Use this URL to cite or link to this record in EThOS: https://ethos.bl.uk/OrderDetails.do?uin=uk.bl.ethos.807511
Title: Emotional memory in people with Korsakoff's syndrome
Author: Shah, Sayra
Awarding Body: University of London
Current Institution: University College London (University of London)
Date of Award: 1999
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Abstract:
People with organic amnesia can show intact performance on implicit tests of memory despite profoundly impaired performance on explicit tests. There is some recent preliminary evidence suggesting that amnesics may also have a degree of preserved memory function for emotionally valent material as compared with their impaired function for neutral material. The study reported in this thesis aimed to explore whether people with Korsakoff syndrome remembered emotionally valent information more than neutral information. It also aimed to determine whether emotional / neutral differences depended on how memory was assessed. The performance of 6 Korsakoff subjects was compared with that of 12 age-matched controls on four main memory tasks. All participants were assessed at two time points. Results suggested that the superiority of emotional memory depended on how memory was assessed. On tasks requiring explicit memory for novel information emotional material enhanced the performance of control participants, but not Korsakoff participants. The exception to this was enhanced performance on cued recall of positive information in the Korsakoff group (as also seen in the control group). However on a test of autobiographical memory assessing memories in response to positive, negative and neutral cuewords, although the Korsakoff group produced less specific memories overall than the control group, scores were very similar between the two groups in response to negative cuewords. This was interpreted as a superiority of memory for negative autobiographical experiences in the Korsakoff group. When memory was tested in an implicit priming task, the performance of the Korsakoff group and the control group did not differ and the effect of the emotional material was the same for both groups. These findings are discussed in the context of the literature on emotional memory in both amnesic and normal subjects. Areas for further research are suggested and the possible clinical implications of the results are drawn out.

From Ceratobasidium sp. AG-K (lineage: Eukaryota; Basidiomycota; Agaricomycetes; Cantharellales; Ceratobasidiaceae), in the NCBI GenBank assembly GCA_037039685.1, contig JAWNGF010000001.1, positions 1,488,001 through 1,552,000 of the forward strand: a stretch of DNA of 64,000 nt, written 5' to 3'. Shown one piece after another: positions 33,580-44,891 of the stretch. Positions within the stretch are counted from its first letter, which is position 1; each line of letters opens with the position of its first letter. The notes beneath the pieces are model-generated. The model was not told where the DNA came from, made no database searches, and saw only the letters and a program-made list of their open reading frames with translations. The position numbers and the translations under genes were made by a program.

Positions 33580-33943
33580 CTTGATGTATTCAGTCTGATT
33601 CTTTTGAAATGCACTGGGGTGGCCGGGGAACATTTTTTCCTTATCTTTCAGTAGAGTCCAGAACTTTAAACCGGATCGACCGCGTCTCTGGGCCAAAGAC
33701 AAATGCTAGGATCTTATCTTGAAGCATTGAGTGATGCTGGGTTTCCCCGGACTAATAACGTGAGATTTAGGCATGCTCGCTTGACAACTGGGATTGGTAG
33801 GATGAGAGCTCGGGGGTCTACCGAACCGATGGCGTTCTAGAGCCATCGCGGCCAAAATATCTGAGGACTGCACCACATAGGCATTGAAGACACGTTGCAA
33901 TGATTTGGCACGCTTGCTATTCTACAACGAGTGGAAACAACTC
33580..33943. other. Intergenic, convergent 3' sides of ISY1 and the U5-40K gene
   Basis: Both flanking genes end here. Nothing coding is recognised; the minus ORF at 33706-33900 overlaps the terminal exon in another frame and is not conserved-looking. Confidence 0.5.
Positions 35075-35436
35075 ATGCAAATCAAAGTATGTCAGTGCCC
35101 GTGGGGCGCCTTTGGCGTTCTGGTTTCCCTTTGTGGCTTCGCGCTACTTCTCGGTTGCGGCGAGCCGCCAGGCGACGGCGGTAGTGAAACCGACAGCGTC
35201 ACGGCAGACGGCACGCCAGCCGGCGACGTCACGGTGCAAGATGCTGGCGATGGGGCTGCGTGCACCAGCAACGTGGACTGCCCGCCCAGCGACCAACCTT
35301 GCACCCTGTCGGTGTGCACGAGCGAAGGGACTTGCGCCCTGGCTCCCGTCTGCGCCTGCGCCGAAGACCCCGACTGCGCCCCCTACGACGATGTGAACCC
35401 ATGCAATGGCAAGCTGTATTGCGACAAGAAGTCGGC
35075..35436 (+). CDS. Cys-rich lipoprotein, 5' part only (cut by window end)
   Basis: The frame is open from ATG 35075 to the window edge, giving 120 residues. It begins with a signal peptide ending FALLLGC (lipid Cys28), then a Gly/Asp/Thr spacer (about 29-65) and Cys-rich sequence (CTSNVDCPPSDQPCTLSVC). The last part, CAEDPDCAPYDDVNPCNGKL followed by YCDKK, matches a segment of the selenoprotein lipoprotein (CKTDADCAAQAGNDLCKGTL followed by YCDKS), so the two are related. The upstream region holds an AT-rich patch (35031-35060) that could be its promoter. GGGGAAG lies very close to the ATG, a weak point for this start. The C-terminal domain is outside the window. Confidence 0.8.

Supervisor: Not available Sponsor: Not available
Qualification Name: Thesis (Ph.D.) Qualification Level: Doctoral
EThOS ID: uk.bl.ethos.807511  DOI: Not available
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